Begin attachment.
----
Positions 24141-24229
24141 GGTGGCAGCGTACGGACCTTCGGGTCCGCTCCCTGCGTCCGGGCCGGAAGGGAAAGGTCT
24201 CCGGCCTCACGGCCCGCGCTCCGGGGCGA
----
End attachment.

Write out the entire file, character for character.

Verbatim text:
Positions 24141-24229
24141 GGTGGCAGCGTACGGACCTTCGGGTCCGCTCCCTGCGTCCGGGCCGGAAGGGAAAGGTCT
24201 CCGGCCTCACGGCCCGCGCTCCGGGGCGA